Boulder City Nv
#8
In dealerships for vvt I have seen thorough disassembly, cleaning and reassembly. Also seen connections taken apart to fit a hose and a small copper line fed via bottle to introduce some cleaning liquid and run engine (truck stationary) to clean turbo.

Technicians say from too much grandma driving, not working high power engine as designed- I’m not sure about that.

But drilling into the housing?!!? Ummm...
I did that on different turbos to inject propane. It was the demise of the turbo eventually. The hole, not the propane. Expansion and contraction will start to crack where the threads are cut. Maybe if you did a cryo treatment afterwards it would help. No way would I do it to a normal street rig.

Wmi people. It cleans the crap out if everything.
 

Rockabillyrat

Active Member
Messages
42
Likes
100
Location
Ohio
#9
If you want to keep oil out of the compressor housing covert to a down draft tube. A few aftermarket companies sell kits for it.

As far as the vgt side. The only way to clean it is to pull the turbo and disassemble it. Usually people who baby their truck end up a stuck unisom ring. These trucks need good WOT driving every once and a while.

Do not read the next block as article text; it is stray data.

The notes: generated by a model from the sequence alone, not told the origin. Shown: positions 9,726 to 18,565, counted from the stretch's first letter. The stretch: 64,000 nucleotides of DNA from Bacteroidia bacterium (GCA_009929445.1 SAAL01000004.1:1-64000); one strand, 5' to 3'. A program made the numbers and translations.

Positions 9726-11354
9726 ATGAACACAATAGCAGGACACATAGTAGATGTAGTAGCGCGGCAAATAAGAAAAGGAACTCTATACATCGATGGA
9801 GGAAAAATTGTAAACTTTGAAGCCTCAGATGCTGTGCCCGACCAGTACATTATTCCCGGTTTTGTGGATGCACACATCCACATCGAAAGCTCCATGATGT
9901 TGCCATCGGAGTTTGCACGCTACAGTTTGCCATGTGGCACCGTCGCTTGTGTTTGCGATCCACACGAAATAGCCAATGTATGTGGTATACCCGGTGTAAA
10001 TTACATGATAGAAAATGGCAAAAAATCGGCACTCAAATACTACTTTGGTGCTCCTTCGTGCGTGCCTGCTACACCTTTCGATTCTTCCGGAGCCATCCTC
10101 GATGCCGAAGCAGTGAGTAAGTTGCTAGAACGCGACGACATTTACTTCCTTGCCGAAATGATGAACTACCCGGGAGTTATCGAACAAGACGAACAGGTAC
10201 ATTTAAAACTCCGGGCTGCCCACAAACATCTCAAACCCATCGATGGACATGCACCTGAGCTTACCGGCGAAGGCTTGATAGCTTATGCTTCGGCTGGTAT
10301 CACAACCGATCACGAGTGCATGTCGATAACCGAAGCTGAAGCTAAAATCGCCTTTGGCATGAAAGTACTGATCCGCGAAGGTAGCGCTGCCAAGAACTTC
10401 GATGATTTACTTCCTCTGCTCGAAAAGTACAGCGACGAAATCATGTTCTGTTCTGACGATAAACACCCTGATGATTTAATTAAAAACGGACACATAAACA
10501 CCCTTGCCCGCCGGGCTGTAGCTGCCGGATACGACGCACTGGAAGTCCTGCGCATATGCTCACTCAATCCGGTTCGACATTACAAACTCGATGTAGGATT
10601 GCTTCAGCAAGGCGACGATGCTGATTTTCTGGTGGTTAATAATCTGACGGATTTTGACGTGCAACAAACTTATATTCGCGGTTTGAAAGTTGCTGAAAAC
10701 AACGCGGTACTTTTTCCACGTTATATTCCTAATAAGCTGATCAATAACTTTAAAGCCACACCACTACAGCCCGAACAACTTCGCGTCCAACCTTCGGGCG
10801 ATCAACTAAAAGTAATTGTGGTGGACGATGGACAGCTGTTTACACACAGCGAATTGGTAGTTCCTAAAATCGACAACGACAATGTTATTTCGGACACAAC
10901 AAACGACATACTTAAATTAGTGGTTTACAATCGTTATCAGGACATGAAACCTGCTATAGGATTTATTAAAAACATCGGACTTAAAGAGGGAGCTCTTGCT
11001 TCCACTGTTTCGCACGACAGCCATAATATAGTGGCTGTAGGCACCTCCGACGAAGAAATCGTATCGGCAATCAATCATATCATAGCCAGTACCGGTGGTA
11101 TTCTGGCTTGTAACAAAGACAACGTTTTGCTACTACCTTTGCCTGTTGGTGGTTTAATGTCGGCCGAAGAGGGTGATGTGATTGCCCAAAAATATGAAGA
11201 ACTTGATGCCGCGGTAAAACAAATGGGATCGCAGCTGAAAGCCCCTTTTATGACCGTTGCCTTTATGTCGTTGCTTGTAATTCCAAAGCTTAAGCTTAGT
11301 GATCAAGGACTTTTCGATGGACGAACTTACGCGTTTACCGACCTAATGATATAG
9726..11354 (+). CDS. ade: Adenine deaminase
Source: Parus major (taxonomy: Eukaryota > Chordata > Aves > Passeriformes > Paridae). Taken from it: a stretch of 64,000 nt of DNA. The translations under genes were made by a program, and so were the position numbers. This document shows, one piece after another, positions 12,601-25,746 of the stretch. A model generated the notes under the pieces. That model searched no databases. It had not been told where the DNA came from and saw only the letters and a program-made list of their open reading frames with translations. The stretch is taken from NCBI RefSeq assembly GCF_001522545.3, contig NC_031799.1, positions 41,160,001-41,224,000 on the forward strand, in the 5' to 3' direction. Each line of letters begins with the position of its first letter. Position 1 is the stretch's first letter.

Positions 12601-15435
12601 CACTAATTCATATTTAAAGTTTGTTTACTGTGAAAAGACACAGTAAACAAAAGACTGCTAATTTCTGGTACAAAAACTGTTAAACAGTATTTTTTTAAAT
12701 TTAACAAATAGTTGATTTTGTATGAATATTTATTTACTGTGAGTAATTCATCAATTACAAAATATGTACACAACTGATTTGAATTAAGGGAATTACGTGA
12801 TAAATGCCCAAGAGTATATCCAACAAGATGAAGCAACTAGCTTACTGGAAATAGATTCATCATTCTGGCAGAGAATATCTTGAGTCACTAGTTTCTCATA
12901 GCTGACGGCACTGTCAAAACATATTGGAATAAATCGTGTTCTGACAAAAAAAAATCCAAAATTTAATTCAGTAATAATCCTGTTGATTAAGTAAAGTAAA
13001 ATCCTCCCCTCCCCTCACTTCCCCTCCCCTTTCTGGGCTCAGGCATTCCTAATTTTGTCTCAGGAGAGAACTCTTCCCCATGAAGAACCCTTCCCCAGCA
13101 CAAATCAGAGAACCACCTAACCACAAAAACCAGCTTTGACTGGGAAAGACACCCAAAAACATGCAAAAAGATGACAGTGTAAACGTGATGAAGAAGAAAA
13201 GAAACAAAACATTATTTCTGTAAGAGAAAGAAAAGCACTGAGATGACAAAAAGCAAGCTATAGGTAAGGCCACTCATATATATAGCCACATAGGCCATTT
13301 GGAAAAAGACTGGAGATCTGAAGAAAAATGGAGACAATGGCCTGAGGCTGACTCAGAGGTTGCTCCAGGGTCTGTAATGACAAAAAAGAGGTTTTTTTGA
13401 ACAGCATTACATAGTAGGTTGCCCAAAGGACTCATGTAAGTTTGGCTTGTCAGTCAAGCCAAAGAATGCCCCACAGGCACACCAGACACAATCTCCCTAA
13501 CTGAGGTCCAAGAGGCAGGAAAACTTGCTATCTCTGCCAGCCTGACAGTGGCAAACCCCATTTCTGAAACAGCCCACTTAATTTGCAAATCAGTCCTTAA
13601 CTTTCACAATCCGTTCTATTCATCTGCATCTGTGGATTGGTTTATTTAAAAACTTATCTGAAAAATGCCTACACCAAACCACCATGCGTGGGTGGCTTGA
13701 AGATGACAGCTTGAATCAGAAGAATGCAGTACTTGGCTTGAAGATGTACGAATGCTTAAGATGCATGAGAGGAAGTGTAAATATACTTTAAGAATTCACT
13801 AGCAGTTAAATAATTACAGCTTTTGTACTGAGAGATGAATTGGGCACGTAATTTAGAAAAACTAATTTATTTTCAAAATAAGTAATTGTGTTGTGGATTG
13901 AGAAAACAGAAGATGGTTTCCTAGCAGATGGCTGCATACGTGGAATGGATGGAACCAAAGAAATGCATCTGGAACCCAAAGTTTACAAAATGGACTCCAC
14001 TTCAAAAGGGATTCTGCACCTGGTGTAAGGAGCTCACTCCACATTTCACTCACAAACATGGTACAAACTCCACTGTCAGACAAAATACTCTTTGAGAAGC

Tech tip. The turbo can be removed without pulling the cab or even the up pipes. I've got them down to a half day job.
 

btfarm

330,000 Worth and counting
Staff member
Lead Moderator
Messages
16,673
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2,501
Location
Sandwich, Illinois
Staff #10
I did the PCV conversion and EGR block at somewhere over 200k ago and didn't see any trouble with the vanes sticking until after I retired and was no longer driving 60 miles one way to work on the highway.
 

MrMarty51

Well-Known Member
Messages
1,354
Likes
1,283
Location
Miles City, Montana
#11